It's a simple claim, really — that for Christians, being a Christian should be their primary allegiance and identity. For those who proclaim Jesus as Lord, this identity should supersede all others, and this loyalty should trump all lesser ones. It may be a simple claim, but it is a controversial one for many people, Christians and non-Christians alike.
The Borders of Baptism uses the idea of solidarity among Christians as a lens through which to view politics, economics, and culture. It offers Christians a fresh perspective capable of moving beyond sterile and dead-end debates typical of debates on issues ranging from immigration and race to war, peace, and globalization.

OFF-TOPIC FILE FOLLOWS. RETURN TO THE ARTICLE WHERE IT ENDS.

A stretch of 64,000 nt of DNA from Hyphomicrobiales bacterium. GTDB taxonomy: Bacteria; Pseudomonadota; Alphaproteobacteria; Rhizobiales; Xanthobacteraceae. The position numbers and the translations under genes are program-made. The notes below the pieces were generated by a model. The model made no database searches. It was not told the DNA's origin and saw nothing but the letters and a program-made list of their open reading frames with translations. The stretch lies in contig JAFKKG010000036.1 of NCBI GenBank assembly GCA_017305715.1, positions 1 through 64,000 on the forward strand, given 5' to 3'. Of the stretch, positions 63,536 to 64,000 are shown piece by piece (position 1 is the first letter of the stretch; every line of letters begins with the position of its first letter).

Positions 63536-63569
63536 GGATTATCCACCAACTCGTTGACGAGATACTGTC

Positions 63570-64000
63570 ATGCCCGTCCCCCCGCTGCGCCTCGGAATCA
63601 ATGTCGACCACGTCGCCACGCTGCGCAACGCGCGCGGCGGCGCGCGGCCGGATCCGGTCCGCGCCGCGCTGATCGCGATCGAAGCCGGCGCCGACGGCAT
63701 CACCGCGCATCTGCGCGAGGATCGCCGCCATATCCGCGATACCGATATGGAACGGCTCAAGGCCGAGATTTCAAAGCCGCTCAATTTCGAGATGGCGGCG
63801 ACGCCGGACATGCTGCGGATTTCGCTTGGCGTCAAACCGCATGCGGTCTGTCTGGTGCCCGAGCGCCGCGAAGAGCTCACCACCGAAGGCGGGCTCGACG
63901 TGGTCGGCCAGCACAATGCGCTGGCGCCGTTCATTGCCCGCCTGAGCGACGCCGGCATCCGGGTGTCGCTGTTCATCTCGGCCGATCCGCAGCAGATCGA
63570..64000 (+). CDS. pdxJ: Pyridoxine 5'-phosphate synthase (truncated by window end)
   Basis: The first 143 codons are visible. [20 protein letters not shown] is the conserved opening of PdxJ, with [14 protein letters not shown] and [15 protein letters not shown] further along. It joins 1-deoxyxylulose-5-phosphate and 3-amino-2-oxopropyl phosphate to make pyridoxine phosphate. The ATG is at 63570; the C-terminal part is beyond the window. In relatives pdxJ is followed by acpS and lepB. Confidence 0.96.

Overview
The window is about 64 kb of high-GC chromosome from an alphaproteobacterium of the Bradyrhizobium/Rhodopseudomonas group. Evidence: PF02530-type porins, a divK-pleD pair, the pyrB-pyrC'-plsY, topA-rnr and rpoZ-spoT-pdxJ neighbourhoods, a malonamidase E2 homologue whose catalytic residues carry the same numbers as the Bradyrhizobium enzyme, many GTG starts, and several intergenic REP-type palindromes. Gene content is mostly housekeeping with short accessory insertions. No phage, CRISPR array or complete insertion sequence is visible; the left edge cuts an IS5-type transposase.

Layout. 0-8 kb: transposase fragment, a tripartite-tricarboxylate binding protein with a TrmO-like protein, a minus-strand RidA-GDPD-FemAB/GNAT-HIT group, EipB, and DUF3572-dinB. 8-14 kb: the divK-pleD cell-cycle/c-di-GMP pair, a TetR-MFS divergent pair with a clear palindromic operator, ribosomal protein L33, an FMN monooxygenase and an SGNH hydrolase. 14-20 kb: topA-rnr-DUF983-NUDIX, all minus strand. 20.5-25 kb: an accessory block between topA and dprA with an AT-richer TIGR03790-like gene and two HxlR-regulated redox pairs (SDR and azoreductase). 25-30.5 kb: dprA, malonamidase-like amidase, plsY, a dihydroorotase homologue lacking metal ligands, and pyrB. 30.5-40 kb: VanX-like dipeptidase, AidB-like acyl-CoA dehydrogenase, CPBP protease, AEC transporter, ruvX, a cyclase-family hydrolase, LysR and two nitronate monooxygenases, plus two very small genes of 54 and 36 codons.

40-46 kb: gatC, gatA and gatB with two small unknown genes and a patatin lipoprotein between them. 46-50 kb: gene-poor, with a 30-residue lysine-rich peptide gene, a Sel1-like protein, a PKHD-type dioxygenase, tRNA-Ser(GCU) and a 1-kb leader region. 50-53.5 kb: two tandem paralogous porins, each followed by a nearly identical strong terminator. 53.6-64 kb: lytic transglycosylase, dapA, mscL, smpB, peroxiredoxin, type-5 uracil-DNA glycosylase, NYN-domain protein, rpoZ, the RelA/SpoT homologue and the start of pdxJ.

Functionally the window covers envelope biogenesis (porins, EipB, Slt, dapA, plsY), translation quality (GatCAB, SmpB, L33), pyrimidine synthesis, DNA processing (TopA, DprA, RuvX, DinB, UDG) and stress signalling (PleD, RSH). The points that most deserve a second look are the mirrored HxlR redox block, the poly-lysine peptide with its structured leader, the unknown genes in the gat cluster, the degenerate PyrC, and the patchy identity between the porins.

The Borders of Baptism invites Christians of all traditions to reflect on the theological and political implications of first being a Christian in a world of rival loyalties. It invites readers to see what it might mean to be members of a community broader than the largest nation-state; more pluralistic than any culture in the world; more deeply rooted in the lives of the poor and marginalized than any revolutionary movement; and more capable of exemplifying the notion of ;e pluribus unum' than any empire past, present, or future.